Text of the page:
Can We Intend the Past?

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In the burgeoning literature on the rationality of regret, Jay Wallace’s
The View from Here has played an important role. It is a book full of provocative and gripping ideas. One such idea concerns the way in which our love
and attachment may, and often do, implicate us in the wrongs and evils of the
past. In particular, Wallace argues that our love and attachment involve something like a willingness to bring about the necessary conditions for the existence of their objects, even when those conditions involve wrongs and evils that we should not be willing to bring about. Therefore, the persons and things that are most important to us implicate us in their morally dubious genealogy.
Wallace calls the backward unfurling of intention due to one’s present attachments the affirmation dynamic. Some have found the affirmation dynamic plausible and offered further defense of it. Others have found plausible a qualified version of the affirmation dynamic. I argue that the affirmation dynamic is impossible, at least as Wallace construes it. In particular, I argue that the idea that we may have intention-like attitudes about the past is fundamentally confused. It betrays a misguided conception of retrospection as involving a choice between courses of history. As an alternative to this timeless conception of retrospection, I briefly propose that retrospection is diachronic: it begins after the moment of choice or action has passed and unfolds over time and in accordance with its own standards of appropriateness. Contrary to Wallace’s view, affirming and regretting the past involve no longer viewing it as a matter of choice.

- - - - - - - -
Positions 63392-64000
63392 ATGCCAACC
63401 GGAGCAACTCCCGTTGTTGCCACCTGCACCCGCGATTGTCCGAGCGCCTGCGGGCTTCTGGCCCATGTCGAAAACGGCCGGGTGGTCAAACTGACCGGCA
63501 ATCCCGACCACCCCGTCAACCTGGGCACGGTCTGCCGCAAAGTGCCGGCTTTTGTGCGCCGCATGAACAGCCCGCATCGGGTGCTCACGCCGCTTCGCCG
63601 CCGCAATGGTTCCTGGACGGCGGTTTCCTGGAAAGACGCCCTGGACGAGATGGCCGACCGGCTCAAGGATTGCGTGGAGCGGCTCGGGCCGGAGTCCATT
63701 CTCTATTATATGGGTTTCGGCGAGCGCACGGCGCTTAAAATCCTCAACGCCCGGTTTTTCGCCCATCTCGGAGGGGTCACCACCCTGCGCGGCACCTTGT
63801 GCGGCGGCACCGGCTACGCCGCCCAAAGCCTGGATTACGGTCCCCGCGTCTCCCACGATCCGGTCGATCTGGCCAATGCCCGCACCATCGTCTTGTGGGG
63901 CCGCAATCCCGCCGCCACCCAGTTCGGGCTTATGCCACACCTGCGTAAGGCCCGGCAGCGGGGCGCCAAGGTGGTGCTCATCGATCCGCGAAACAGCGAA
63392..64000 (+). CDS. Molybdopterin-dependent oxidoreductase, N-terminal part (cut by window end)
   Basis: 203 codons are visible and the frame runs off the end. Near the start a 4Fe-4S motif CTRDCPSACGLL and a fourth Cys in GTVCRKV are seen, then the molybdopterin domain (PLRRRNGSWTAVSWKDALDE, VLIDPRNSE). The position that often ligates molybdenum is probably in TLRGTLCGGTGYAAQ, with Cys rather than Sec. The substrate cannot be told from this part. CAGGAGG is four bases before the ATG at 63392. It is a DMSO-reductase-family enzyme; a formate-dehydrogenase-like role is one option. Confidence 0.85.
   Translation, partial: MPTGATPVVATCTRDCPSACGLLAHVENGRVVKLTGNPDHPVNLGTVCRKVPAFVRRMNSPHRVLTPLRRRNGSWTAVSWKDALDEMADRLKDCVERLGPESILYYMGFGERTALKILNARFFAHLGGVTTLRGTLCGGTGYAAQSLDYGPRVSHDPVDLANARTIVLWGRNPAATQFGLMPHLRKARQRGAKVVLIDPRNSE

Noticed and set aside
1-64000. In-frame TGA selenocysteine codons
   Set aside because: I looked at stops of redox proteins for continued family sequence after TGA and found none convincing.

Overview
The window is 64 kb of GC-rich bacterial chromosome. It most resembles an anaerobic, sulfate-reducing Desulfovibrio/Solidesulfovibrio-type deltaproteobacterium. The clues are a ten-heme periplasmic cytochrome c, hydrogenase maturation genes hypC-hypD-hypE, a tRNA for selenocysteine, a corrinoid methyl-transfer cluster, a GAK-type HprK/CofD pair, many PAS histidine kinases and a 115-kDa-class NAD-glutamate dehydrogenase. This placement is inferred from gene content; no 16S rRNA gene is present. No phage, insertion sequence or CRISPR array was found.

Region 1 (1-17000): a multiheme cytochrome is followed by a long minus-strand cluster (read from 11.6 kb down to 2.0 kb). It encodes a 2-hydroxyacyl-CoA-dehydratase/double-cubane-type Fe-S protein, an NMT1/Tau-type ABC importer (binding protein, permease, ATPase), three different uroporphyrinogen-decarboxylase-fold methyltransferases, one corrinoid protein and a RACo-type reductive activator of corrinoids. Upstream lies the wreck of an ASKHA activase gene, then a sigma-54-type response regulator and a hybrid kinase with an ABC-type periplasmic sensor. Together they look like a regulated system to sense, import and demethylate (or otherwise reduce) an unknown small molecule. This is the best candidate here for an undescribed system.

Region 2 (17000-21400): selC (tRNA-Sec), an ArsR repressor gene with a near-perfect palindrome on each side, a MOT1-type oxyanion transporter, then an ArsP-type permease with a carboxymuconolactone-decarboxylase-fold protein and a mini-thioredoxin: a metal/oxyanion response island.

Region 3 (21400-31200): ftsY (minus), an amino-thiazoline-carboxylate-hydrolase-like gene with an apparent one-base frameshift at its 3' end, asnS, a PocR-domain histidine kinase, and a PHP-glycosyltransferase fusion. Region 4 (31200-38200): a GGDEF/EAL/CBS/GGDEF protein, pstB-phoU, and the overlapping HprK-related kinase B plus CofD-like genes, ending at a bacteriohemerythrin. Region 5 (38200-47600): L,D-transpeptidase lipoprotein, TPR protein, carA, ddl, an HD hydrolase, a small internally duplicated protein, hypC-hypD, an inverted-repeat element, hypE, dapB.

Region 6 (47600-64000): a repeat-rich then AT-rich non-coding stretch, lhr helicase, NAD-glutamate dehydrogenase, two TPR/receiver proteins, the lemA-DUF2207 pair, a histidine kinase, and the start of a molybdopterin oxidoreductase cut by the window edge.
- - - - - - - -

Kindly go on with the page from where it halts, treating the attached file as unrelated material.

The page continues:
Original languageAmerican English
Pages (from-to)304-311
JournalJournal of Ethics and Social Philosophy
Issue number3
StatePublished - 2017


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